How many problems can broadband Internet access solve?
U.S. television news commentator Tom Brokaw, a native of South Dakota, wrote a compelling essay in the New York Times several years ago, asking why his home state and North Dakota, with a population of 1.5 million, maintained some 17 institutes of higher education. He noted that it was “a carry-over from the early 20th century when travel was more difficult and farm families wanted their children close by during harvest season.”
He posed a very rational question: “Couldn’t the two states get a bigger bang for their higher education buck if they consolidated their smaller institutions into, say, the Dakota Territory College System, with satellite campuses but a common administration and shared standards?”
There is a country whose east and west coasts border on major oceans. Its major cities dot its coastline, while its internal areas, while populated, could accurately be described as “flyover” zones. It takes about six hours to fly coast-to-coast.
Its government is making the single largest infrastructure investment in the country’s history, investing $43 billion over eight years in order to connect 90+ percent of all its homes, schools and workplaces with broadband services over fiber-optic cable with speeds up to 100 megabits per second, 100 times faster than those currently used by many households and businesses.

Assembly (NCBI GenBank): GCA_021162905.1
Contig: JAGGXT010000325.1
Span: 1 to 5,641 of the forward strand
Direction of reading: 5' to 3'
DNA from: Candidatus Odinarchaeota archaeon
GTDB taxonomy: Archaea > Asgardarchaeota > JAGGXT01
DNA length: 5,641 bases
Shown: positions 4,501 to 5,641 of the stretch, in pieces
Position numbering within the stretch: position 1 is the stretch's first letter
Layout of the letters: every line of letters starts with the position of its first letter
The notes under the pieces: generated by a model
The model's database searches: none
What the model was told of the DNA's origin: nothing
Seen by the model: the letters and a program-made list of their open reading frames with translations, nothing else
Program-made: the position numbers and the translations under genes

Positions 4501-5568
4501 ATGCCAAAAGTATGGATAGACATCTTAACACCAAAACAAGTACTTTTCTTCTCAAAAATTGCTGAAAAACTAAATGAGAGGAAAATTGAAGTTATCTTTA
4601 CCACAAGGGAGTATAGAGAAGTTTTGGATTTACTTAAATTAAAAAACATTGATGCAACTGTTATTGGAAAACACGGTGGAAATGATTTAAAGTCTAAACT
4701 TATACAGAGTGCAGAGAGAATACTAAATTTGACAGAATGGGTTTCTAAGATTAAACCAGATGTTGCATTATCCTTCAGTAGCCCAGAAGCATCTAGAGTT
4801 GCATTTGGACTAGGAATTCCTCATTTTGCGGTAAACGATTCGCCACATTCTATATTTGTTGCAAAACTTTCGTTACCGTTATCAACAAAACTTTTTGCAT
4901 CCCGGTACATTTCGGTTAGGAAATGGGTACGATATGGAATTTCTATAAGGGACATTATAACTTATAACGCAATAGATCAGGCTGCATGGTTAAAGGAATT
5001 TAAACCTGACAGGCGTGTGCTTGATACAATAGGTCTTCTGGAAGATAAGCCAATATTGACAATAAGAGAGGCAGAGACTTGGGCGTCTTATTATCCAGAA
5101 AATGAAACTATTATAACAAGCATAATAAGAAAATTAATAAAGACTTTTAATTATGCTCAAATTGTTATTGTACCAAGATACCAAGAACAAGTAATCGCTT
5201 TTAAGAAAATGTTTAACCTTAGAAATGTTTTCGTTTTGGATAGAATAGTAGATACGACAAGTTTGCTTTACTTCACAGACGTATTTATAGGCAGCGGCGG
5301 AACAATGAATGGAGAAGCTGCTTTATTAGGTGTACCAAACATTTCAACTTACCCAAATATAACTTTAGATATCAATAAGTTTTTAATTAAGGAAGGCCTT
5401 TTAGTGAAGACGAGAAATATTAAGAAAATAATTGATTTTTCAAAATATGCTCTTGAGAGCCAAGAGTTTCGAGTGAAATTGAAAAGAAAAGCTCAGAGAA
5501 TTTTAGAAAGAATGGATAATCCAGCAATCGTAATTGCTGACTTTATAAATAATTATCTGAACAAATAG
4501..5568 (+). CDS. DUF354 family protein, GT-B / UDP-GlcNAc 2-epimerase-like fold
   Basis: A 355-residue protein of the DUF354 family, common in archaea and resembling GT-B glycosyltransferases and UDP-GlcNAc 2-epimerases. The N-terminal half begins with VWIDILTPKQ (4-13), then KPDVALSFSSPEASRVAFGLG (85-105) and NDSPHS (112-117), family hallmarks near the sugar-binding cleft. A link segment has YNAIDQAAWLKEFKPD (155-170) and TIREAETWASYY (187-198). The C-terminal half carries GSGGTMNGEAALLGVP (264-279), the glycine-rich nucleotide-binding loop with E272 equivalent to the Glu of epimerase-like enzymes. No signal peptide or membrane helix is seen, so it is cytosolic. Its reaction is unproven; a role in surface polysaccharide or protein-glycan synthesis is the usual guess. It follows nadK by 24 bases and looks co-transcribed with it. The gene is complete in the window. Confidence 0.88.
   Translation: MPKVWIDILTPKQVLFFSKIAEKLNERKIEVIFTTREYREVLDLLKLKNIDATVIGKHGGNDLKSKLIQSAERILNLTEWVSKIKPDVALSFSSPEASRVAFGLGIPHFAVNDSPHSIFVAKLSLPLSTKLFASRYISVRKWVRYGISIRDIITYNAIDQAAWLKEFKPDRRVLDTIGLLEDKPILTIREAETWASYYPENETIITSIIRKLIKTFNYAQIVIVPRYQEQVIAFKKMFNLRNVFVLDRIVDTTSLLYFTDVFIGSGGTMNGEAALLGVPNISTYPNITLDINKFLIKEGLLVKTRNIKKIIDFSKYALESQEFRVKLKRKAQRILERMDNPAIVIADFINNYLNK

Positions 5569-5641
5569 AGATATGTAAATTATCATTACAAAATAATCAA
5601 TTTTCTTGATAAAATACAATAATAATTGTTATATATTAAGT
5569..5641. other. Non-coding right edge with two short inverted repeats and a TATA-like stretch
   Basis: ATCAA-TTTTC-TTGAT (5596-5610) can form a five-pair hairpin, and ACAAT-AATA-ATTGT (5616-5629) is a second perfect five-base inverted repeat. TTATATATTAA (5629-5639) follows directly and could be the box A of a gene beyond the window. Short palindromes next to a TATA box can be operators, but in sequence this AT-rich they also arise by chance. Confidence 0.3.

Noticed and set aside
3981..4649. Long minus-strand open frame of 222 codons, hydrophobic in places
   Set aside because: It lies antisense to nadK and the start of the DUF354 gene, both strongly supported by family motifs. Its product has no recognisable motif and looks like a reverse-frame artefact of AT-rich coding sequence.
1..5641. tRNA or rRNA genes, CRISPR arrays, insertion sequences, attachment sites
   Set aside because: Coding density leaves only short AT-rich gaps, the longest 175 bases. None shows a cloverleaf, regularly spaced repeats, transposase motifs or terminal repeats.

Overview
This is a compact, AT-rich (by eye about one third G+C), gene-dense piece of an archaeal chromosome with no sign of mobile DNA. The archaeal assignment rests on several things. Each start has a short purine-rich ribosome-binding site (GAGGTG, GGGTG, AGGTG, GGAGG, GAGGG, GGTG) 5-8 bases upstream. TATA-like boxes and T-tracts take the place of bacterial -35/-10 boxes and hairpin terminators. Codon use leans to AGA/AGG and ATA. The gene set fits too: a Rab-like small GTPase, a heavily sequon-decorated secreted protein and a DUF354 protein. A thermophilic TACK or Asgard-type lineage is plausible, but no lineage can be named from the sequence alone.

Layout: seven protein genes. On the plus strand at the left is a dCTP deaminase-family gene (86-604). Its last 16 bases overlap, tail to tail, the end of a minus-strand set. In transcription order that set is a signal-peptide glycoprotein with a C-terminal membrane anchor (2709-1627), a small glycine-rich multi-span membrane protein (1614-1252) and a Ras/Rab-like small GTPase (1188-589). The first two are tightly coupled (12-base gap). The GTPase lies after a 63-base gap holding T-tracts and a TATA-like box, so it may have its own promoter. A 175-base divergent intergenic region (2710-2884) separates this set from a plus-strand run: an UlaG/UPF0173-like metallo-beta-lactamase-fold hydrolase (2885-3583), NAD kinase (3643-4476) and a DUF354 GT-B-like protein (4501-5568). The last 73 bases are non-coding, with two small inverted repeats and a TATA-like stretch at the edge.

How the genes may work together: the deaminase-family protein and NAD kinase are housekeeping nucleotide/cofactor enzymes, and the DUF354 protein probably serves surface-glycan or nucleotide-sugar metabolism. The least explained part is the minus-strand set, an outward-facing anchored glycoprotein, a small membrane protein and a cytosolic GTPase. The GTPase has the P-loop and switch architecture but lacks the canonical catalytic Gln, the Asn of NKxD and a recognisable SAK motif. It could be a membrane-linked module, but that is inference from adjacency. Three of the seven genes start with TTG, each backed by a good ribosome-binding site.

Which forward-looking nation committed to this bold goal?
It began as a way to link academic and research institutions throughout the United States, so that they could more easily communicate and collaborate on projects. In the beginning, it was limited to a small number of entities, all of whom thrived on the cutting edge of networking technology.
If that sounds like the early days of the Internet, it is. But it’s also an equally apt description of National LambdaRail (NLR), a 12,000-mile, $70 million optical network established in 2003. It uses 10-gigabit (Gb) transponders (with 40Gb and 100Gb in the roadmap) that allows bandwidth on demand for its academic and research members, now numbering more than 280.
The name comes from the term lambda networking, which uses multiple optical wavelengths to provide independent communications channels along a strand of fiber optic cable.
When Tim Berners-Lee came up with the idea for Web browsers, he really only wanted an easier way to access information on the Internet. He wasn’t planning on rewriting – and more important, simplifying — the rules by which information is exchanged and business is transacted.
Now apply that same concept to broadband Internet access.
A colleague of mine is going to be silent for 10 days over the holiday break*. 10 days. 240 hours. 14,400 minutes. It is a meditative thing. I respect her decision to do this…very cool and certainly an experience not many have had.
She can’t talk, so I asked her if she could read. Nope. Which means web surfing is out of the question. I, like many, HAVE TO BE CONNECTED AT ALL TIMES!!! The network has become so pervasive in our lives that not having instant, anywhere access to information is nearly inconceivable. Globally, broadband growth is still chugging away. Today, we released a report that shows that Peru broadband growth grew nearly 10% in the first half of this year. And, yesterday, Google released what they call the Zeitgeist. The sum of the searches for the year. What’s hot, what’s searched…and from where…and, of course, because this is 2010 and video is the medium for communications, they also released a very cool video with a catchy jam that is still in my head (who is this? anyone?!!).